Selected publications (10 representative publications)

For a complete list, visit the publications page or Dr. Heeren's Google Scholar profile

1.  Heeren, A., Mogoaşe, C., Philippot, P., & McNally, R.J. (2015). Attention bias modification for social anxiety: A systematic review and meta-analysis. Clinical Psychology Review, 40, 76-90. 

IF2015=12.79; Q1; 2/121 in “Clinical Psychology”.


[This paper appears in the Web of Science's list of Highly Cited Papers* and appeared in the 2016-2017 Hot Papers** list ]

2. Heeren, A., Van Broeck, N., & Philippot, P. (2009). The effects of mindfulness training on executive processes and autobiographical memory specificity. Behaviour Research and Therapy, 47, 403-409.

IF2009=4.20; Q1; 12/121 in “Clinical Psychology”.


[This paper appears in the Web of Science's list of Highly Cited Papers* and appeared in the 2010-2011 Hot Papers** list — Note that this paper reflects A. Heeren's undegraduate works (A. Heeren's first paper ever published)] 

3.  Billieux, J., Schimmenti, A., & Khazaal, Y., Maurage, P., & Heeren, A. (2015). Are we overpathologizing everyday life? A tenable blueprint for behavioral addiction research. Journal of Behavioral Addictions, 4, 119-123.


IF2015=5.14; Q1; 16/276 in “Clinical Psychology”; 47/506 "Psychiatry and Mental Health". 

[This paper appears in the Web of Science's list of Highly Cited Papers* and appeared in the 2016-2017 Hot Papers** list. It received more than 10 commentaries (]


4.  Heeren, A., & McNally, R.J. (2016). An integrative network approach to social anxiety disorder: The complex dynamic interplay among attentional bias for threat, attentional control, and symptoms. Journal of Anxiety Disorders, 42, 95-104.


IF2017=3.09; Q1; 18/127 in “Clinical Psychology”.

[This paper appears in the Web of Science's lists of Highly Cited Papers* and appeared in the 2017-2018 Hot Papers** list]

5. Heeren, A. Billieux, J., Philippot, P., de Raedt, R., Baeken, C., de Timary, P., Maurage, P., & Vanderhasselt, M.-A. (2017). Impact of transcranial direct current stimulation on attentional bias for threat: a proof-of-concept study among individuals with social anxiety disorder. Social Cognitive and Affective Neuroscience, 12(2), 251–260. 

[PDF] [Suppl]

IF2017=7.37; Q1; 18/252 in “Neuroscience”.

6.  Heeren, A.,  Jones, P. J., & McNally, R.J. (2018). Mapping network connectivity among symptoms of social anxiety and comorbid depression in people with social anxiety disorder. Journal of Affective Disorders, 228, 75- 82.

[PDF] [Suppl]

IF2017=4.17; Q1; 27/142 in “Psychiatry”.

[This paper appeared in the 2019-2020 Hot Papers** Web of Science's list ]

7.  Heeren, A.,  Bernstein, E.E., & McNally, R.J. (2020). Bridging maladaptive social self-beliefs and social anxiety: A network perspective. Journal of Anxiety disorders, 74, 102267.


IF2020=5.26; Q1; 18/275 in “Clinical Psychology”.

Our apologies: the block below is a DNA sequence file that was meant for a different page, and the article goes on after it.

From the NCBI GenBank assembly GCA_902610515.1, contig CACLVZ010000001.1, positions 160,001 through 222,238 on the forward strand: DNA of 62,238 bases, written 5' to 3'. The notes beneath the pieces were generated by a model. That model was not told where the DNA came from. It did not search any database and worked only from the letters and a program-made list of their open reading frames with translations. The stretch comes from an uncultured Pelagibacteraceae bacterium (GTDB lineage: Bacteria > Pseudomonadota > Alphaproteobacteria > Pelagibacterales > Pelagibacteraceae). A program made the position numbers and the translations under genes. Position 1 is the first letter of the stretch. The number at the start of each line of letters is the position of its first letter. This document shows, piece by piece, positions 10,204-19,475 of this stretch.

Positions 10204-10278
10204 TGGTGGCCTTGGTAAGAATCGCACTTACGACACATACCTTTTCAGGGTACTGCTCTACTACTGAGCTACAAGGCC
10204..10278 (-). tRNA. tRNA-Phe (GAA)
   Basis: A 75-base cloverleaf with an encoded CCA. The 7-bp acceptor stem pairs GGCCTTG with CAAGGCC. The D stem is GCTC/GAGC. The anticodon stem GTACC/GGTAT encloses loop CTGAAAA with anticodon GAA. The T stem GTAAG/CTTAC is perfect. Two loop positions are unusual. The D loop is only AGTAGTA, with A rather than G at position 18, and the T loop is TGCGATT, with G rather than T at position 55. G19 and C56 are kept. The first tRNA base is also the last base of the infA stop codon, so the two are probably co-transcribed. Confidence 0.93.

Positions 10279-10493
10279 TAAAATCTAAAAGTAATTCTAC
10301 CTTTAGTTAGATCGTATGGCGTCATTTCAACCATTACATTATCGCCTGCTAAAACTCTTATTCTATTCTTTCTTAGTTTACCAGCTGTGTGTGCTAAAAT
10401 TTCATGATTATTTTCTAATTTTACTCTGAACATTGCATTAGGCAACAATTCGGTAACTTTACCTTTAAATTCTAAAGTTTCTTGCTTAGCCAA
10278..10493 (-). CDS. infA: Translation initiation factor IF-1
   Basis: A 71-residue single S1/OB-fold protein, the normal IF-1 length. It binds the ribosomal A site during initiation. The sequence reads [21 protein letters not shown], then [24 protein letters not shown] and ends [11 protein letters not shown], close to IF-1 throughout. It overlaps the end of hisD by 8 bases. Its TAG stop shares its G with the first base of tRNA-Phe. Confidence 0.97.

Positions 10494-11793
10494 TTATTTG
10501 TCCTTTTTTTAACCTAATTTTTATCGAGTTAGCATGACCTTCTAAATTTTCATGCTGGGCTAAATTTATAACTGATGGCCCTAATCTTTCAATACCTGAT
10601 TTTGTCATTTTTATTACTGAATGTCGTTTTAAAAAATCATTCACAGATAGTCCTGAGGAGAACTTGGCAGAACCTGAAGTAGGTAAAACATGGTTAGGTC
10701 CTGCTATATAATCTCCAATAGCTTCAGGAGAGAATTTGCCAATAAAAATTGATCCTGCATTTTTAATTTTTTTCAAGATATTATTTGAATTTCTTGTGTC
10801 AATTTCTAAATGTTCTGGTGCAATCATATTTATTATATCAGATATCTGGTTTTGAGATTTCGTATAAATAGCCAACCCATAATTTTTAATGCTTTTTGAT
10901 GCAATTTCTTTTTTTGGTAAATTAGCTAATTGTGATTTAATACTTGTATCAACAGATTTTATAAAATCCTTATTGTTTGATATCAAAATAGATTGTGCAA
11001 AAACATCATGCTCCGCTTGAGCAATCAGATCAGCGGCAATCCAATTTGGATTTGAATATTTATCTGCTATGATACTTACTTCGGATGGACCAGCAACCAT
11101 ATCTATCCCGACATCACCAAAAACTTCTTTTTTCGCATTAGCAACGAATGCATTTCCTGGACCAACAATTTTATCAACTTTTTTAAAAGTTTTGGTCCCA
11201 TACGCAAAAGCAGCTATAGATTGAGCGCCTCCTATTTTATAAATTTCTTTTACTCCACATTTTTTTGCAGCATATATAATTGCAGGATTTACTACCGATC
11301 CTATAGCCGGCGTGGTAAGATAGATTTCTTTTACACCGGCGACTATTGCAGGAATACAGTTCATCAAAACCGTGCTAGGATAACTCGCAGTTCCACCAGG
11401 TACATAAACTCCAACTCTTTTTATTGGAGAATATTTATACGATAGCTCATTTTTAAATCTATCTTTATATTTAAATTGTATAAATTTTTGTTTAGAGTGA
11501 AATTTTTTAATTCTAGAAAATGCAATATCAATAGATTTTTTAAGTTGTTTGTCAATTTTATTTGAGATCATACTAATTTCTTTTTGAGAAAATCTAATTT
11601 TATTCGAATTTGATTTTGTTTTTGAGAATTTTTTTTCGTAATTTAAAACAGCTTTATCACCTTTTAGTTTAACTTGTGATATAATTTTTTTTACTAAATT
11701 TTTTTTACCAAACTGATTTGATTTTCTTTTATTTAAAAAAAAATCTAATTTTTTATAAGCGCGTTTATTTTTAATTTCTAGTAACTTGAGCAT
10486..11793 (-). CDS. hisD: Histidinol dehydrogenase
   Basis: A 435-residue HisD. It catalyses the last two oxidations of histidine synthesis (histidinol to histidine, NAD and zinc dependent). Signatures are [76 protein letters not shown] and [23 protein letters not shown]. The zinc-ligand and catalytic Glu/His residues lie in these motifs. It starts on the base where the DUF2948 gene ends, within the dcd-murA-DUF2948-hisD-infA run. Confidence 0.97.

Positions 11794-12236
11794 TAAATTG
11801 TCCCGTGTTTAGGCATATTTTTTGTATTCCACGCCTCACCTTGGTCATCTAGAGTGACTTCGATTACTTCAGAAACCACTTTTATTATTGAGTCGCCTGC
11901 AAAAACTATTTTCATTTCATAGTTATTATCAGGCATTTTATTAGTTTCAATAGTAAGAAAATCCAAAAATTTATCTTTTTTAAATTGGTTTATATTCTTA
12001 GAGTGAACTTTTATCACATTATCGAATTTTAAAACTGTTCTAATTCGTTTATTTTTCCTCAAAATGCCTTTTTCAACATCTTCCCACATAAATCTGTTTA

8. Hoebeke, Y., Desmedt, O., Özçimen, B., & Heeren, A.  (2021). The Impact of transcranial Direct Current Stimulation on Rumination: A Systematic Review of the Sham-controlled Studies in Healthy and Clinical Samples. Comprehensive Psychiatry, 106, 15222.

[Preregistration] [OSF] [PDF

IF2021=3.73; Q1; 29/275 in “Clinical Psychology”.

[This paper reflects the work of a  PhD student working under A. Heeren's supervision]

9. Blanchard, M. A., Roskam, I. Mikolajczak, M., & Heeren, A. (2021). A network approach to parental burnout. Child Abuse & Neglect, 111, 104826.

[Preregistration] [OSF] [PDF

IF2021= 3.93; Q1; 3/47 in “Family Studies”; 3/44 in “Social Work”.

[M. A. Blanchard received, for this publication, the 2020 STAR Student Development Award—a PhD student paper competition for the best paper on stress and anxiety research from the Stress, Trauma, Anxiety, Resilience research society — this paper reflects the work of PhD student working under A. Heeren's supervision]


10. Coussement, C. & Heeren, A.  (2022). Sleep problems as a transdiagnostic hub bridging impaired attention control, generalized anxiety, and depression. Journal of Affective Disorders, 296, 305–308. 

[PDF] [Suppl] [OSF]

IF2021=4.84; Q1; 19/275 in "Clinical Psychology"; 53/208 in "Clinical Neurology"

[This paper reflects the work of a  PhD student working under A. Heeren's supervision]

Generally, citations to papers peak in the second, third, or fourth year after publication, but some papers continue to be cited for many years. These papers are named "Highly Cited Papers" by Web of Science (Clarivate Analytics) and reflect papers that belongs to the top 1% of highly cited papers in a research field published in a specified year.


 ** Papers generally reach their citation peak two, three, or four years after publication. A small group of papers, however, are recognized very soon after publication, reflected by rapid and significant numbers of citations. These papers are named "Hot  Papers" by Web of Science (Clarivate Analytics) and represent papers  published in the past two years that received a number of citations in the most recent two-month period that places it in the top 0.1% of papers in a research field.